The tower is our next activity. The elevator all 40 of us fit into is stadium seating. Some kids worry about getting sick. The tower tour operator explains that we’ll feel some vibrations and move through eight floors – up, down, up, down and finally back up to the observation area. The lights dim and gates close while the story of flour complete with mill workers voiceovers and holograms that show us the history of the mill. The kids are captivated.
 

Flour Tower Tour

Flour Tower Tour


 

We exit and spend time discussing the massive amount of flour dust the process creates. We learn that the dust is more explosive than dynamite and upon a rebuild in 1880, new sifter-type funnels helped contain the dust and made the mill safer.
 

Next, we head up to the observation deck with an indoor and outdoor area offering great views of the Mississippi. Ten minutes later, we go back to the main floor via a glass elevator. It’s time for lunch. I wiggle my way into a seat at the table and take the opportunity to relate to the world of a third-grader. Fascinating stuff.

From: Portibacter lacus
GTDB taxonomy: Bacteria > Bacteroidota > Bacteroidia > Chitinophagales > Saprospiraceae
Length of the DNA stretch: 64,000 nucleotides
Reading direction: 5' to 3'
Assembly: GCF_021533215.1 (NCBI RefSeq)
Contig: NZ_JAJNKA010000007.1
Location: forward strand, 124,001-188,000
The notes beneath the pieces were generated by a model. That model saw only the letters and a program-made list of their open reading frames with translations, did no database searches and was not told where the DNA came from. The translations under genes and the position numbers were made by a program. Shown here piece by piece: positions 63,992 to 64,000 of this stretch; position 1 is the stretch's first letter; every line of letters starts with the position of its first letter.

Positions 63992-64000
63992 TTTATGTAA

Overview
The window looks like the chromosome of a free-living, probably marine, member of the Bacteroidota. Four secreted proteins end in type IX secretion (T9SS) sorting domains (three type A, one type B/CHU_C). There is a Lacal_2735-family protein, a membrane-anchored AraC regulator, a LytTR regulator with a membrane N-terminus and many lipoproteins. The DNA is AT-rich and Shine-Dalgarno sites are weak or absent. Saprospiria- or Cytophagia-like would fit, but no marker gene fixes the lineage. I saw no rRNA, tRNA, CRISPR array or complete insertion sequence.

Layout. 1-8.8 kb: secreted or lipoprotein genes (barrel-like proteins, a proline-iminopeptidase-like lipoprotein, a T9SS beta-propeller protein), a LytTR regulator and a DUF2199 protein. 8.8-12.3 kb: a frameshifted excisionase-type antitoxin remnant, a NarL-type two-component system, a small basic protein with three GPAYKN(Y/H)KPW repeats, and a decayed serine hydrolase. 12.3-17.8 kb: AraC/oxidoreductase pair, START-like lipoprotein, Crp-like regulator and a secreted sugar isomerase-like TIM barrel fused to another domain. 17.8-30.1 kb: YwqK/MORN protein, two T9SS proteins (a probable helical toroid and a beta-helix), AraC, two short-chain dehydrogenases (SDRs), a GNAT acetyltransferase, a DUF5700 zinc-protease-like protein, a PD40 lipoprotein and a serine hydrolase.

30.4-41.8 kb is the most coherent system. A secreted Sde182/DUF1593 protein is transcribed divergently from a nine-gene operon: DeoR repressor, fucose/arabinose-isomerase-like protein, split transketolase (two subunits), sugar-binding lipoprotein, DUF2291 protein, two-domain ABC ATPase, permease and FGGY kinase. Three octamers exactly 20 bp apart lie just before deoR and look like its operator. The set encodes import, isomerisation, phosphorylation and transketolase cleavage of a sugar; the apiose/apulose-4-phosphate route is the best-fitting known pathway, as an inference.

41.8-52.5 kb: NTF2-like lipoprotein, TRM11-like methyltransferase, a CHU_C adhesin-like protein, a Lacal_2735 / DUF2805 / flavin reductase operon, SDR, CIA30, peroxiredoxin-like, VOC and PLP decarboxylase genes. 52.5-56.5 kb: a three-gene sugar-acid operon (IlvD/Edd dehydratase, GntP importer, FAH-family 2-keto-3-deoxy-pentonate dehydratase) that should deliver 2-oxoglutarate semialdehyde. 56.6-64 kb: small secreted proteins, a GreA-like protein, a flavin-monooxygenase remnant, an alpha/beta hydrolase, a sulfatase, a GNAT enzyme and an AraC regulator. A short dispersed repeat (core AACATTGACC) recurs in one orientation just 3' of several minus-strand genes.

Lastly, it’s time for the 19 minute movie on Minneapolis. Even though we’d been to the museum before in June, Ava and I hadn’t seen this feature. It was informative, historical and insightful. Again, it held the kids’ attention.  By now it’s 12:55 and time for the kids to catch the 1:00 bus back to school. I was so thankful I made the time to spend the morning with them. A bonus: my daughter enjoyed hanging out with me and didn’t give me the cold, embarrassing shoulder.

 

Horse Walks in to Cavalia… September 22, 2011

Filed under: Outings — edamomie @ 11:32 pm
Tags: , , , ,

O: Outings

Of Horse, Men and Women

Of Horse, Men and Women